Be careful! Too much of something good is still too much!

It’s the golden rule again. Be balanced! Even if a food is that good, too much of it makes it not good at all.
If we eat too much honey, the liver will convert the fructose and glucose into glycogen till it fills up its storage. The rest will have different roads.

The liver is the only organ that can metabolize fructose. To get rid of the rest it will break it down into three-carbon molecules which will enter the fatty acids and be carried to fat cells for storage. Today many of our modern diseases like obesity, type 2 diabetes, high blood pressure are associated with a high level of fructose.

The rest of the glucose will raise blood sugar, demanding lots of insulin, which will drive the glucose into the muscles and fat cells, where it will be stored as fat. Again.

Conclusion:

Our brain doesn’t sleep over night, like we do. It still needs energy which comes from liver glycogen. Honey is easily turned into glycogen and ensure the liver’s storage, so that it fuels the brain throughout the entire night.
Supplement your diet with honey. Take 1 to 2 tablespoons of raw honey just before bedtime. (It is hard today to find raw organic honey, but you must at least use raw!)
It will improve your sleep, your recovery physiology, eliminate or improve metabolic stress and all the potential diseases that may occur because of this.
It is not claimed that “brain starvation” over night is the only factor that leads to metabolic stress. Genes are important, internal balance is important, emotional stress and overall life-style. But physically assuring that our brain has enough fuel over night, improves our body functionality and even cures dysfunctional systems. A content brain will be able to manage the other organs in peace.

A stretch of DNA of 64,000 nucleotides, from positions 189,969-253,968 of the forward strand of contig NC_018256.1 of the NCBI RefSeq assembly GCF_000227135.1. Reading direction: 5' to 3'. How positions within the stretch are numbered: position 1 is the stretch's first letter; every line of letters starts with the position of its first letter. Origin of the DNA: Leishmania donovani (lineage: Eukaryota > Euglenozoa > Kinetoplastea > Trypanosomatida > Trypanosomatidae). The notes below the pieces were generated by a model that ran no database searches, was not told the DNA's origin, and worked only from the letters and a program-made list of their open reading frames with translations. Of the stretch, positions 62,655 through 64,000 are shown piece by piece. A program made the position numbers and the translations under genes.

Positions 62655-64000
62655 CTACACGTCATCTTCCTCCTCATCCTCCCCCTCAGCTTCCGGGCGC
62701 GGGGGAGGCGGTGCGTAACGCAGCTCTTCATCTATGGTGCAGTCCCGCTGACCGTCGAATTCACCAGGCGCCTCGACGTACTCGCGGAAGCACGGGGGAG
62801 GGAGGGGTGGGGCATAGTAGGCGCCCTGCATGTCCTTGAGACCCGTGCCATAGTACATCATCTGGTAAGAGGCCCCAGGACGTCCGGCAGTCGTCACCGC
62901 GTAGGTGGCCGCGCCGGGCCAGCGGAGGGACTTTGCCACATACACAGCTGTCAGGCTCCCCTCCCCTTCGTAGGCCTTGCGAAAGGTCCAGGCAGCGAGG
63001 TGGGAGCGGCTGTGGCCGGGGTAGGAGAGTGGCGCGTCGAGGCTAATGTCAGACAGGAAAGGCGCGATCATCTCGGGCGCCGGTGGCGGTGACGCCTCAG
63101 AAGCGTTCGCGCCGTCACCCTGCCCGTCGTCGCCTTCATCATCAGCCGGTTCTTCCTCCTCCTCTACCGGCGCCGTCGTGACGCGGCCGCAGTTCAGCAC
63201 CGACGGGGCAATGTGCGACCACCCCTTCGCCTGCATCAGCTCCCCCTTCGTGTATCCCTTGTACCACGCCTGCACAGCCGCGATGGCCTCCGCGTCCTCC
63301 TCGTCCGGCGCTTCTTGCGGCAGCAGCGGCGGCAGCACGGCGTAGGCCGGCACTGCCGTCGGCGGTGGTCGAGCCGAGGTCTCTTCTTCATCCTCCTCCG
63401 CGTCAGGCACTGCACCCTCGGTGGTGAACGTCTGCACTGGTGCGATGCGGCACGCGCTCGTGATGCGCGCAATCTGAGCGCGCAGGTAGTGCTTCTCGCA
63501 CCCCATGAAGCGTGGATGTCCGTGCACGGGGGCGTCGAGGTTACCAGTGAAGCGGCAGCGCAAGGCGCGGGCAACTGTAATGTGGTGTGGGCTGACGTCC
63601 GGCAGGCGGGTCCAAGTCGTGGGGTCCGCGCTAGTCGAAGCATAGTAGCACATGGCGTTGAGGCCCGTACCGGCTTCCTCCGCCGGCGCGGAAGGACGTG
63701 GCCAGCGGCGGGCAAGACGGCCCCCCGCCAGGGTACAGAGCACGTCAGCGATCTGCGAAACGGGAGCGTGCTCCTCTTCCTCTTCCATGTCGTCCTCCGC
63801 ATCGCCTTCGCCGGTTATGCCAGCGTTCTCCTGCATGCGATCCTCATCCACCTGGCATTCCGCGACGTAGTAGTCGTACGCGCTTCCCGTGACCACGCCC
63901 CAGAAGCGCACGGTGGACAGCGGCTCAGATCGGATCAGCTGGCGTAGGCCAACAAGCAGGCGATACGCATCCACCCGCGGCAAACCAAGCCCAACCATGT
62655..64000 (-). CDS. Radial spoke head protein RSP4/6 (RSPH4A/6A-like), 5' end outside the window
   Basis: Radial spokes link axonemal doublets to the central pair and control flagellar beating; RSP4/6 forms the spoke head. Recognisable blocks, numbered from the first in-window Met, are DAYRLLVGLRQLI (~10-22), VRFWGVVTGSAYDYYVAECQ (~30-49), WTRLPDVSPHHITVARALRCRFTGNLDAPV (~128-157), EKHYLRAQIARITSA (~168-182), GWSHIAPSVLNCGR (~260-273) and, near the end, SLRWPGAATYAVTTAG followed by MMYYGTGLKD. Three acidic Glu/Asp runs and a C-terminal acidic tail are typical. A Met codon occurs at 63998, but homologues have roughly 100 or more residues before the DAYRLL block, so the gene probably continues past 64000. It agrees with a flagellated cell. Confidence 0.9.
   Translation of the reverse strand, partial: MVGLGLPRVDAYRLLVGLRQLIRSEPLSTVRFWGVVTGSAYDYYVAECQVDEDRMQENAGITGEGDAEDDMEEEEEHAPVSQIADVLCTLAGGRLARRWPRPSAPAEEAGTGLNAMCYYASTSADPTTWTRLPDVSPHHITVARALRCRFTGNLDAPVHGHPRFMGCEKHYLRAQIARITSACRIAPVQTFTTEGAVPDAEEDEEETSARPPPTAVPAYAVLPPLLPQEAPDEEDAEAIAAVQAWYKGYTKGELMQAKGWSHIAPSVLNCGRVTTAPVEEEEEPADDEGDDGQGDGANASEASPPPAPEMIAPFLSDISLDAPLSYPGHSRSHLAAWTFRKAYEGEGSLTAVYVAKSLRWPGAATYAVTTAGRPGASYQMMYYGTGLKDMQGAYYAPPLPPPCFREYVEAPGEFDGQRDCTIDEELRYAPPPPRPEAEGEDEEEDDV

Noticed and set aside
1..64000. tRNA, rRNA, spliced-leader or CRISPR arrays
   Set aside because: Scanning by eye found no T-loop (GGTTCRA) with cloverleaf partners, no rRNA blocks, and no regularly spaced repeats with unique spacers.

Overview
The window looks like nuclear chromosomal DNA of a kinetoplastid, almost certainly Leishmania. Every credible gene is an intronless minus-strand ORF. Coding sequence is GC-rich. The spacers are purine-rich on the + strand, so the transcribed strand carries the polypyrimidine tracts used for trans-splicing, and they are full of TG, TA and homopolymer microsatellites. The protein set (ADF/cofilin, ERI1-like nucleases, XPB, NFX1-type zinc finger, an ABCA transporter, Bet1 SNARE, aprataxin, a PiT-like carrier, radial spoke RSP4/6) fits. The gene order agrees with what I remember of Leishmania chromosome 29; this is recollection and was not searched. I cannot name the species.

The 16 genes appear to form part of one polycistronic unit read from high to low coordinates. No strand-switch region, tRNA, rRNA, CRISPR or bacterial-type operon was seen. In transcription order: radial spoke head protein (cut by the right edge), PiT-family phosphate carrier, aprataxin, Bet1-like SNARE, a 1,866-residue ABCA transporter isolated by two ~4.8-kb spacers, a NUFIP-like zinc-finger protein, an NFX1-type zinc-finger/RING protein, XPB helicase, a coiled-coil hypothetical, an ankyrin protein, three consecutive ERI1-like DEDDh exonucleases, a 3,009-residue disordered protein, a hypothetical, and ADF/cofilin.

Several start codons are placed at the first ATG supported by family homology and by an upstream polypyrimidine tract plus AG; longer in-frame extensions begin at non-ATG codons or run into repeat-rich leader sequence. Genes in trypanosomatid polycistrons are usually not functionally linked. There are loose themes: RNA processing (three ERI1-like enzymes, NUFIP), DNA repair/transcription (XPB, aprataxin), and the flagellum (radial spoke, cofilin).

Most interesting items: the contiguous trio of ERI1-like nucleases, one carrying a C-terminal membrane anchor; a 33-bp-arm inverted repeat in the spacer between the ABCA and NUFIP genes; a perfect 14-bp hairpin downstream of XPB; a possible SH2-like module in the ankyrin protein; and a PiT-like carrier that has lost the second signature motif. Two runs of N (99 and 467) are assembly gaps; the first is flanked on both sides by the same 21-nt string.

If you have any experience with eating honey before bedtime, do leave a comment here.
Also, don’t forget to spread the secret and we will help each other improve our overall health and spirit. Or, as Dr Fessenden says, be part of the Honey Revolution! Use the kindle version of this book and find out more details from the author himself: The New Honey Revolution: Restoring the Health of Future Generations.

Related articles:
• Sleep disorders cures
 Honey and Alzheimer’s natural treatment
• Bee venom a possible natural treatment for Parkinson’s disease
• Bee venom for therapy: Alzheimer’s disease

References:
Ronald Fessenden, MD, MPH, The New Honey Revolution, published by TGBTGBooks.com, May 2014
picture source:
“Girl telling a secret” picture credit dolgachov via bigstockphoto.com
liver picture credit guniitavia bigstockphoto.com
brain picture credit ktsdesign via bigstockphoto.com

One of the best foods that fuel your brain! was last modified: February 11th, 2015 by Laura

30 Responses

  1. angela says

    I love the article, very informative and i’ll do exactly that because i think i’ve been starving my brain.
    thanks.

    mary.

    • Laura says

      Thank you.
      Yes, feed your brain. 🙂
      Personally I have noticed I even have more vivid dreams. And I like this.
      Laura

  2. Damir says

    Hi, thank you for the story, and I have a question.I start my day with spoon of honey every day, is it to much to have another spoon before bed, and if it is when is better to have it only in the mornings or evenings? Thank You

    • Laura says